You must be able to demonstrate that the M&E expense is “ordinary and necessary” and be able to prove that the expense was related to your trade’s active conduct or business activity. To do this, you must retain the receipt for your M&E expense along with a record stating who the meal was with and the business purpose of that meal. In the event of an audit, the IRS may ask for these records to validate your M&E deductions, so good record keeping is essential for any business owner.

What types of expenses are included in the 50% M&E deduction?

The most common type of M&E expenses are client business meeting and meetings with co-workers. This can include events such as lunch with co-workers or clients, golf outings to develop client relationships, and meals with vendors. Some other expenses that meet the 50% M&E deduction can include out-of-office meals while traveling and reimbursement for meal expenses for an employee on a business trip which is not included in the employee’s compensation.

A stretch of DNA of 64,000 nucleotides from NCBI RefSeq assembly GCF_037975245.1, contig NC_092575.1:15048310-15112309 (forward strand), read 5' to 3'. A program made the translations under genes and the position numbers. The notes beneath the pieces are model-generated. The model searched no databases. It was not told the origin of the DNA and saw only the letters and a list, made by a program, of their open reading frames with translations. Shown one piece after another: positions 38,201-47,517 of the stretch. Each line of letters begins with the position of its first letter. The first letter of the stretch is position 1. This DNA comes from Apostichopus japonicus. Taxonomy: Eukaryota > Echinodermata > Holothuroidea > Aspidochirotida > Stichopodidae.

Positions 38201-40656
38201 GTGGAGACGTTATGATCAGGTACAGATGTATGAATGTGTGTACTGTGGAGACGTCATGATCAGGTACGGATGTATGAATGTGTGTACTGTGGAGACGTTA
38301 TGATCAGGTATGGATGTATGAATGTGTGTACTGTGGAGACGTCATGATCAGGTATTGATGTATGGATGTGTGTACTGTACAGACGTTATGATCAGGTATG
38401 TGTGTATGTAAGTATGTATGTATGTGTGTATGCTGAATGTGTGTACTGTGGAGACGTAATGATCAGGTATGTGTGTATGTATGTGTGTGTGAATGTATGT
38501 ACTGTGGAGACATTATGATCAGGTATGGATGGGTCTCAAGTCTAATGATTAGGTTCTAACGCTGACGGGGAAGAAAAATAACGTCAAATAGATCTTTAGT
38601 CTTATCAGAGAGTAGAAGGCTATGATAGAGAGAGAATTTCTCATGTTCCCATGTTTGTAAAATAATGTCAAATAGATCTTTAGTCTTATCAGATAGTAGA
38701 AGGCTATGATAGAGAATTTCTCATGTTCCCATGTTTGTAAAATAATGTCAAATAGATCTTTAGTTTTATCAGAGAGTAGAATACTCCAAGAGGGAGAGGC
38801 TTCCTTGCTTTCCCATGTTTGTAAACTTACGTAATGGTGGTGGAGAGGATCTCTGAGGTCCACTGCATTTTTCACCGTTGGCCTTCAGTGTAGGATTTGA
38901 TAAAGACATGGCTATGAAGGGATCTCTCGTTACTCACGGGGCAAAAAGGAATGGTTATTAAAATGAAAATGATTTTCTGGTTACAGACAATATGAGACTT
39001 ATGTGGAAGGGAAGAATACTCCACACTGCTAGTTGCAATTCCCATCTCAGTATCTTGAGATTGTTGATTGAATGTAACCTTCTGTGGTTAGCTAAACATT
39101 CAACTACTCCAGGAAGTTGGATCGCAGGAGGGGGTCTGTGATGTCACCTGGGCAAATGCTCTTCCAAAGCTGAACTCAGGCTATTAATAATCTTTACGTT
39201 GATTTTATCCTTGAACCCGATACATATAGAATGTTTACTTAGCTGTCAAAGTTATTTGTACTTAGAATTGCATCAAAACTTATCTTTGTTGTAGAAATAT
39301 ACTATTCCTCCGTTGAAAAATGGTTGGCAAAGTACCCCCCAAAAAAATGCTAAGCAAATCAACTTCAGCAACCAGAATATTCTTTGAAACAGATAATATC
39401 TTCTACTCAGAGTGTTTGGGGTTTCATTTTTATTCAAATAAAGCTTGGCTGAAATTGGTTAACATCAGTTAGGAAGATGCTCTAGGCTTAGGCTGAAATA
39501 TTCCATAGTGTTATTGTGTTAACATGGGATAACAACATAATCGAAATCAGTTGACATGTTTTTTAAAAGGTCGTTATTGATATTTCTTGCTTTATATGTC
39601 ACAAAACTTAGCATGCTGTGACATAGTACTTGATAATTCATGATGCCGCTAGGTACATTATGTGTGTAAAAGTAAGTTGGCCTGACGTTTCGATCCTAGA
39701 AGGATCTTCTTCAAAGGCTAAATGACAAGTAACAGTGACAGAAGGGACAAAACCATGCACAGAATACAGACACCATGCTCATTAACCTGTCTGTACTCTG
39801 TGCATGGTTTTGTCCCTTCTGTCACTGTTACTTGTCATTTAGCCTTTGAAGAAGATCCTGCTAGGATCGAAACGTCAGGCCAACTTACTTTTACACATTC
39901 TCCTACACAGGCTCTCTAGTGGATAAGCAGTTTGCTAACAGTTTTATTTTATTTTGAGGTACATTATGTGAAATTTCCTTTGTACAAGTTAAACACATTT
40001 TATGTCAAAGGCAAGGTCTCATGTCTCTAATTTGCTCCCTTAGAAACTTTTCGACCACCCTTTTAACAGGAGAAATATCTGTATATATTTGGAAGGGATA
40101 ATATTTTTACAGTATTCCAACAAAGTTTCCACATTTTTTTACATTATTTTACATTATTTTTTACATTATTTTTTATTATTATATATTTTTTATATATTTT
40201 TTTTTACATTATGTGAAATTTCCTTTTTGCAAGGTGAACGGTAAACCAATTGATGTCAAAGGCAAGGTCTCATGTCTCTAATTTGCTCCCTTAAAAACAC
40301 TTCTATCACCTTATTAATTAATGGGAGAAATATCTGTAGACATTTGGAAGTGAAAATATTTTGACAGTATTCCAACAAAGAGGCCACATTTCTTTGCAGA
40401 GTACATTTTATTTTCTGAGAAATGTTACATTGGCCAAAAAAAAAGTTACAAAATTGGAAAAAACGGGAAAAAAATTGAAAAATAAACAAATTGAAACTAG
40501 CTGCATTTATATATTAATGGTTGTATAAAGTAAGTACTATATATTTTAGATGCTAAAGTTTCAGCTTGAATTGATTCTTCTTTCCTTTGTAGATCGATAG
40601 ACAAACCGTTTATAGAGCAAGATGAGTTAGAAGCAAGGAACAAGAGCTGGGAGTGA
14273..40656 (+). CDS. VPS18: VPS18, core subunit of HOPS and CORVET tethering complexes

What type of expenses are excluded from the 50% M&E deduction?

Any time that you eat out alone and you are not traveling you are ineligible for the 50% deduction. Just because you decided to eat out instead of bring your lunch to work doesn’t mean you can claim your meal; that’s a non-deductible personal expense. However, if you are out of town on a business trip eating out alone or with others qualifies you for the 50% M&E deduction.

Are there any types of M&E expenses that are fully (100%) deductible?

There are some opportunities for taxpayers to claim a 100% deduction. While it is not possible to provide a complete list of every exception, some of the more common examples of fully deductible M&E expenses include meals for the occasional in-office meeting, meal expenses incurred while attending promotional seminars or trade shows, and M&E expenses incurred for social or recreational purposes, such as holiday parties or company picnics. The IRS also allows business to fully deduct the cost of snacks and beverages provided to employees on the business premises, which can include coffee, snacks, bottled water, and similar items.